Stargate SG-1 & Atlantis - Far Horizons (10 page)

BOOK: Stargate SG-1 & Atlantis - Far Horizons

O’Neill’s eyebrows shot up as he took in Teal’c’s costume, but he refrained from commenting — a feat that, by Teal’c’s estimate, took him an inordinate amount of willpower. Then a keen, calculating look stole across his face. “A contest?” he said at last. “Depends. We could hit O’Malley’s. If Big Molly’s there, she’s always game for shots. But I’m warning you. Last time she knocked
on my butt. I couldn’t see straight for three days after.”

Dr. Frasier gave him an exasperated look. “If either one of you is in here with a stinking hangover tomorrow morning, don’t expect any tea and sympathy from me!”

“My faith forbids me to drink tea, Doc” — O’Neill’s solemn tone struck Teal’c as slightly suspect — “and I wouldn’t dream of expecting sympathy.”

Teal’c was intrigued. Obviously, the Tau’ri denied combatants medical care for injuries sustained during the ritual duels. Indeed a harsh method of teaching caution in a race that could not avail itself of the healing properties of a symbiote. Of course, the efficacy could not be disputed. Even Master Bra’tac would be impressed.

The thought of his old friend and mentor triggered another sudden pang of wistfulness, but Teal’c resolutely shoved it aside. Regret would not magically bring his family or Bra’tac any closer, therefore it was futile. He had made his choice, and he would have to live with it.

“I am ready, O’Neill,” he said firmly. “Lead the way.”

?” O’Neill’s gaze scanned Teal’c from head to toe. “Aren’t you forgetting something? Like… pants, maybe?”

Teal’c cast a brief glance at the guards by the door. “Your men took my outer garments and footwear. Apparently they are deemed dangerous and require examination,” he added with a twist of irony.

Whatever it was O’Neill muttered under his breath, it did not sound flattering to the soldiers’ intelligence. His gaze snapped back to Teal’c. “As well as your weapons?”

“I considered it wise to surrender my possessions voluntarily.” Noting O’Neill’s scowl, Teal’c felt obliged on the one hand to prevent an incident and, on the other, to continue neglecting any specific mention of the
. “You would have been expected to hand over your weapons, had you wished to enter my encampment, O’Neill. It precludes complications.”

“That’s what you think,” O’Neill growled. Then he relaxed and caught the eye of the woman. “You think you could rustle up some scrubs for him, Doc? Else he’ll only feed into all those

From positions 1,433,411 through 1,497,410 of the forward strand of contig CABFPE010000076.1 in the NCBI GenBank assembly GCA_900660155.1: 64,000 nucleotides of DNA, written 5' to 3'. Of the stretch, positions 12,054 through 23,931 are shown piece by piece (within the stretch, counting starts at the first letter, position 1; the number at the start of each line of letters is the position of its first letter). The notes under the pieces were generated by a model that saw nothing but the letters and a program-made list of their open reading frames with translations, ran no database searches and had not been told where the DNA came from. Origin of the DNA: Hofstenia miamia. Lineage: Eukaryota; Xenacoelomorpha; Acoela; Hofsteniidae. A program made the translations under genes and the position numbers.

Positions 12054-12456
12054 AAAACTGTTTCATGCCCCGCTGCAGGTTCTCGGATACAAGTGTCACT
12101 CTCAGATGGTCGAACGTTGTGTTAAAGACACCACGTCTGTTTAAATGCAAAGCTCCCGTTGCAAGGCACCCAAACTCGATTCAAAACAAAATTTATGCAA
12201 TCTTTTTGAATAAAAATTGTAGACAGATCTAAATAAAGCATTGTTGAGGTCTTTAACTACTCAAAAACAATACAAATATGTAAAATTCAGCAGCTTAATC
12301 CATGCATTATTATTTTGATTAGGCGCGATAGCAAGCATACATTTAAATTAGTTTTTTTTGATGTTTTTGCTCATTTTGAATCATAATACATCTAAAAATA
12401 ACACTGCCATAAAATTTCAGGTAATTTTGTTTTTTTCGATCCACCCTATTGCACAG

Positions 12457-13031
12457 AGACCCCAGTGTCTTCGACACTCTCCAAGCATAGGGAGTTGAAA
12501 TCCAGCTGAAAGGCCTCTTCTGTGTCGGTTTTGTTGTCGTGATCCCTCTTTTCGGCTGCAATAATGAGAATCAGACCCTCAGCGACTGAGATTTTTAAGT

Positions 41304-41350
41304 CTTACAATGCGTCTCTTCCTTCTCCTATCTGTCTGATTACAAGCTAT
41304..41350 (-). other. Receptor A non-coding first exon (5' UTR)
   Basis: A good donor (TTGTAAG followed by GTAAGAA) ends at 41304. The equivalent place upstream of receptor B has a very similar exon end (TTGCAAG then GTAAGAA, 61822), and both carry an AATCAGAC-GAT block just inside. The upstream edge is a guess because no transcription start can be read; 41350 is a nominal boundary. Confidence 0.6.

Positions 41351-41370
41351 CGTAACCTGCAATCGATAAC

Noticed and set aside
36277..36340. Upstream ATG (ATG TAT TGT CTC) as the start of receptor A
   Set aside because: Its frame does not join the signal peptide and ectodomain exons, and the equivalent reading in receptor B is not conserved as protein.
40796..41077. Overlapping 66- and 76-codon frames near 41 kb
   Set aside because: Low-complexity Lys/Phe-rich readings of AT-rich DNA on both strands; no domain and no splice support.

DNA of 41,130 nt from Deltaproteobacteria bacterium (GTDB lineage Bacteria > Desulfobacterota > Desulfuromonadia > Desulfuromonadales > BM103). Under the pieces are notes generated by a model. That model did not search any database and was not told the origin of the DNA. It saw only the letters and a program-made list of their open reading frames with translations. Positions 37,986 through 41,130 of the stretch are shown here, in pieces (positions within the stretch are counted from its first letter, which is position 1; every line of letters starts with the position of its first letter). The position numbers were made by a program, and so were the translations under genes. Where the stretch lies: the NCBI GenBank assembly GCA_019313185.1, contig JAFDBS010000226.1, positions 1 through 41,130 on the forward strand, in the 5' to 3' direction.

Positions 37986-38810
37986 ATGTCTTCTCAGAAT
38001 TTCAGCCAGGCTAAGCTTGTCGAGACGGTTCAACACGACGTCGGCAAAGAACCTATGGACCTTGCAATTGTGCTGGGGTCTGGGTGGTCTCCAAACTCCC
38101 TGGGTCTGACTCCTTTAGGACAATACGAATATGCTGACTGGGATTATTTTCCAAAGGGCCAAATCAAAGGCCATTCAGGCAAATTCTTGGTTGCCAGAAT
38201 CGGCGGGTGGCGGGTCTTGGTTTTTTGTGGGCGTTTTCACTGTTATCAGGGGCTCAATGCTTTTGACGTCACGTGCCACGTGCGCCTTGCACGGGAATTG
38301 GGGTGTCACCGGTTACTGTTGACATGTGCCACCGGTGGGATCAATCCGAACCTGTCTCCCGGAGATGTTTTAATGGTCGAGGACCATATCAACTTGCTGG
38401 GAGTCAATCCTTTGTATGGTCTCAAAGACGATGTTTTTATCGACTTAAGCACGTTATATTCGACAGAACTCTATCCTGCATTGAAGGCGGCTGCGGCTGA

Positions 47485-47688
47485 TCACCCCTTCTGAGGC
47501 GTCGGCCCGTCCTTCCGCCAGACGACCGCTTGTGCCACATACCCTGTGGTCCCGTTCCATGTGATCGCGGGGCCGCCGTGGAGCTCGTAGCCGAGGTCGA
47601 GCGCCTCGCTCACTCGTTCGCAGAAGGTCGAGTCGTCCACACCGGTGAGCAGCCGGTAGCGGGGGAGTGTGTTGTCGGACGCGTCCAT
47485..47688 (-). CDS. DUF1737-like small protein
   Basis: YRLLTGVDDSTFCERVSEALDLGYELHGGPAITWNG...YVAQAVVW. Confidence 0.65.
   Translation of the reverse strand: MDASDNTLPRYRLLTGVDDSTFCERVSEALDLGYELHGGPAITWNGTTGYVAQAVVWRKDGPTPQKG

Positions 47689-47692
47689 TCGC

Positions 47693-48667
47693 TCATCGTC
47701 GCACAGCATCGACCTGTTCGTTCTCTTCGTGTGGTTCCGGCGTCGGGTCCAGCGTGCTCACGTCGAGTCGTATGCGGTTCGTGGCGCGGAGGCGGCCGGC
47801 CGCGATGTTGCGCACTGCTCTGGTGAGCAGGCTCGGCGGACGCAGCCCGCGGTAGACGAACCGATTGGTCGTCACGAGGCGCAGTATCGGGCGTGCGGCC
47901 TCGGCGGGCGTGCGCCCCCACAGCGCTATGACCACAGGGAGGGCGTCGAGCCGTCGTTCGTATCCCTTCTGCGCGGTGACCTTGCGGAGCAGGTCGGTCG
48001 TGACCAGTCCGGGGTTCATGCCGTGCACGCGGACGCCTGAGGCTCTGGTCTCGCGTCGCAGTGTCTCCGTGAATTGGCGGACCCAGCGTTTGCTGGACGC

National Enquirer
reports of half-naked aliens boogieing around top secret US Air Force facilities.”

Dr. Frasier’s lips twitched. “We may have a set of xxx-larges back in the storeroom, but they’ll still be snug I guess. And we don’t have any shoes. Just booties.”

“Never mind. I just want to get him decent enough to head up to supplies where we can grab some BDUs and a pair of boots.”

“BDUs?” She cocked an eyebrow. Apparently there was some special significance attached to beedeeyous.

“As far as I’m concerned, he’s part of my team,” O’Neill declared, looking mulish.

It coaxed another smile from Dr. Frasier. “You know what, sir? I think I like you.”

“Don’t jump to conclusions.” O’Neill grinned. “You haven’t treated me yet.”

“That’s true. Then again, you haven’t been my patient yet. I’m sure you’ll be a pussycat, Colonel. Follow me!”

While Teal’c was grateful for the more adequate clothing Dr. Frasier had procured, these ‘scrubs’ were worse than merely snug. They were as tight as a second skin and too short in the arm and leg, forcing him to walk with an old man’s stiff-legged gait. The ridiculous flare of fabric around his bare feet — the items the Tau’ri called ‘booties’ — only compounded the indignity.

The guards were still padding along like a pair of well-trained hounds, and O’Neill had not spoken since they had left the area of the infirmary. Teal’c sensed the anger boiling in him. The signs were minute, but they were there for everyone who cared to see — tense shoulders, stiff back, a small muscle ticking in his jaw now and again. As a purely ethnological observation it was fascinating: Tau’ri and Jaffa did not differ at all in this respect.

Teal’c wondered if it might improve Daniel Jackson’s opinion of him if he shared this observation, and almost laughed at his own folly. He had taken the young man’s wife. Should anyone dare to take Drey’auc from him, he would tear the offender limb from limb, and there was no observation in the universe that would have the power to mitigate his rage.

Of course, there was the question of what Drey’auc would think of her husband now. And what she would do. Teal’c attempted to deny his fear for her — after all, there was nothing to connect Drey’auc, or Rya’c for that matter, to his act of treason. Drey’auc of the Morning Glades had influential friends. He had to believe that she and her son would be safe.

But would she maintain her allegiance to a husband who was